The political vicissitudes through which the Oxford country passed between the seventh and the ninth century meant that its ecclesiastical organization was highly unstable. With few exceptions, the English bishoprics of this period were based on kingdoms, not, as abroad, on cities. The bishop depended on his king for security and for the enforcement of the rights which contemporary law allowed him, and the extent of his diocese was increased or diminished as the king who protected him was successful or unsuccessful in war. For nearly forty years after 634, when Birinus began the conversion of the West Saxons, the country around Oxford formed part of the great West Saxon diocese, of which the seat, originally established at Dorchester, was transferred to Winchester before the year 660. When the Mercian kings conquered this country, between 670 and 680, it is probable that they revived the see of Dorchester for the benefit of the lands which they had won.20 But the Mercian see of Dorchester only lasted for a few years, and towards the close of the seventh century, the whole country between the southern boundary of the diocese of Lichfield and the northern boundary of the see of Winchester seems to have been under the charge of the famous Northumbrian bishop Wilfrid, then in exile from his own country. On each subsequent reconquest of this region by the West Saxon kings of the eighth and early ninth centuries, it may be presumed to have been annexed to the see of Winchester, but there is little, if any, definite evidence that the West Saxon bishops of this period had authority in either Oxfordshire or Berkshire. During at least the closing years of St. Frideswide’s life, Oxford belonged to the vast Mercian diocese of Lichfield, and two years after the traditional date of her death, it passed, with the whole valley of the middle Thames, to a new see established by Æthelbald of Mercia at Leicester. Even after the Mercian kings had become insignificant in comparison with the kings of Wessex, they long remained the lords of this country, and their bishops seated at Leicester had episcopal charge of it. In 844, nineteen years after the great West Saxon victory of Ellandun, bishop Ceolred of Leicester gave a considerable estate at Pangbourne to king Beorhtwulf of Mercia in return for a grant of liberties to a group of monasteries, of which the ancient West Saxon foundation of Abingdon was one 21.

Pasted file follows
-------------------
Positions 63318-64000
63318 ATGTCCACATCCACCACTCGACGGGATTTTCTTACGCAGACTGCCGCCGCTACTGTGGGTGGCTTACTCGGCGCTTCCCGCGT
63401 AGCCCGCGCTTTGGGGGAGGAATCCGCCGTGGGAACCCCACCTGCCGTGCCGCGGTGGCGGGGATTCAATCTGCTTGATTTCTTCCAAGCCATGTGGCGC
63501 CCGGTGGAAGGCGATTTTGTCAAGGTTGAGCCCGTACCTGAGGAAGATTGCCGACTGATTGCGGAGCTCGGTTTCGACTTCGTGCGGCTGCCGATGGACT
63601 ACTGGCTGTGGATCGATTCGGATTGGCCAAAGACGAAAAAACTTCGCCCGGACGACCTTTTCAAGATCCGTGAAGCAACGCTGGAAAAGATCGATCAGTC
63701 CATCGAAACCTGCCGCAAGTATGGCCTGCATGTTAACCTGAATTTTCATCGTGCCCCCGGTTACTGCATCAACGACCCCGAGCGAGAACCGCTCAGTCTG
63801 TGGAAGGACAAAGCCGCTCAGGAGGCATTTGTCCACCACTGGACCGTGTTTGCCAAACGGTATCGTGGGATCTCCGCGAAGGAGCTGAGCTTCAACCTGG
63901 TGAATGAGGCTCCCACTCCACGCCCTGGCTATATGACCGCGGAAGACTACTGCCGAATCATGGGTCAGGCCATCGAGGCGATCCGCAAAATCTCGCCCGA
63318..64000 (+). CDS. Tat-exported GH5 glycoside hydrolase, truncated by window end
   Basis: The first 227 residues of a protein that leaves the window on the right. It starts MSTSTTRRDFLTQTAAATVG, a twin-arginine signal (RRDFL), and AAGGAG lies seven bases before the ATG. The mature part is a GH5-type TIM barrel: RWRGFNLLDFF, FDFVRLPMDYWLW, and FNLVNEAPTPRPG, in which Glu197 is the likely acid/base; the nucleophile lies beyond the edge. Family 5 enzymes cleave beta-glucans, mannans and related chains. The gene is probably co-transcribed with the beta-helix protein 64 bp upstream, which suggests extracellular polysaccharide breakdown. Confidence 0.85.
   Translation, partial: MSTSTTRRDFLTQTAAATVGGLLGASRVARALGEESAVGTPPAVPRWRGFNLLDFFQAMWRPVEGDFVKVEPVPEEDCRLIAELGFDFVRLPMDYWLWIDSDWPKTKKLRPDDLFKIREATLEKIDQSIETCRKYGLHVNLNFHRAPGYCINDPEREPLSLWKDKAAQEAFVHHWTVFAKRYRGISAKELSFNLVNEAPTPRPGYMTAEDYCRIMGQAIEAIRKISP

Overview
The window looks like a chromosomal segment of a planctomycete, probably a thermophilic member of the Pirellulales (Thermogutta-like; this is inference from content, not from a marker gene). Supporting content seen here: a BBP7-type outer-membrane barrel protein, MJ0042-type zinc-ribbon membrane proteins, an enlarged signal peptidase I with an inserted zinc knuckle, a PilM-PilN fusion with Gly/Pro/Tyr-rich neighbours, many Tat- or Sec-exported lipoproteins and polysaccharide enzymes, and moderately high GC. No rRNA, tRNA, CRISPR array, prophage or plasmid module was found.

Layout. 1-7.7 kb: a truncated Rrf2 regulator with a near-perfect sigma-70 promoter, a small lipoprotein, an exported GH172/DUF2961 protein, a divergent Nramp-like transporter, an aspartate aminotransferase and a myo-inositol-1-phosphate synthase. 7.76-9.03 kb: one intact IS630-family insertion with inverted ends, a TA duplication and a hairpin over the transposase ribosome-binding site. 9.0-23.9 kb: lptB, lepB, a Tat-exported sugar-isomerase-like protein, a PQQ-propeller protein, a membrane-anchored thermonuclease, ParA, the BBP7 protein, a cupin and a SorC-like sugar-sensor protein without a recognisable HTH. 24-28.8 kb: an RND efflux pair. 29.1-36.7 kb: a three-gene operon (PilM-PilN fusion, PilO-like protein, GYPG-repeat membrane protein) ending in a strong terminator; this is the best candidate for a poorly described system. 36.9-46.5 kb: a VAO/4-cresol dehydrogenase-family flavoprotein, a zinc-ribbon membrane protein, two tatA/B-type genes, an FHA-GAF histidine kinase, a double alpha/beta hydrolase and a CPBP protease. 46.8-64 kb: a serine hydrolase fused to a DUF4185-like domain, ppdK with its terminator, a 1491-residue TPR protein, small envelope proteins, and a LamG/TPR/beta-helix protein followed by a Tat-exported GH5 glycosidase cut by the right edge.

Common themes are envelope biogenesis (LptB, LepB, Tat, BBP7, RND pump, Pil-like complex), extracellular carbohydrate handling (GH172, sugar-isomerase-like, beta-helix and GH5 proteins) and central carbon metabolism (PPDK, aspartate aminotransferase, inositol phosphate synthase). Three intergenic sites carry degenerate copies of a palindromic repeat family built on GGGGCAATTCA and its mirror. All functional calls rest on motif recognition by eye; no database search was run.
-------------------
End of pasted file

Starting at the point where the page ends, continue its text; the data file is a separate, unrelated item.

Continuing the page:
If the diocesan organization of this country was still unstable in the age of St. Frideswide, its parochial organization was even more indefinite. The parochial system of the Middle Ages was brought into being very slowly. Even at the date of the Norman conquest, there is no sign of any general idea that the villages and groups of adjacent hamlets, which formed the natural units of rural life, should each be served by a single priest, supported by the revenues of a single church. Three hundred years earlier, although many upland churches had been built by individual nobles, great stretches of country containing many villages were dependent ecclesiastically on ‘minsters’ founded by kings or bishops upon the larger of their estates. The word minster is derived from the Latin monasterium, and it is possible that many of the churches which bore this title in Anglo-Saxon times had been founded by or for communities of men bound by the vow of religion. But in the eighth and ninth centuries, and even later, any church served by a group of clergy living communally might be described as a monasterium, and the word minster was attached by this usage to many ancient churches which had never been the centres of communities following a monastic rule. In Berkshire, the parish church of Lambourn is called a minster in a document of the eleventh century,22 and the name Minster Street in Reading, which can be traced back to the thirteenth century23 points very clearly to an original community of clergy grouped around the church of St. Mary in that town. It was by the building and endowment of new churches within the vast parishes of such ‘old minsters’ that English parochial organization was brought at last into general correspondence with the facts of agrarian life.24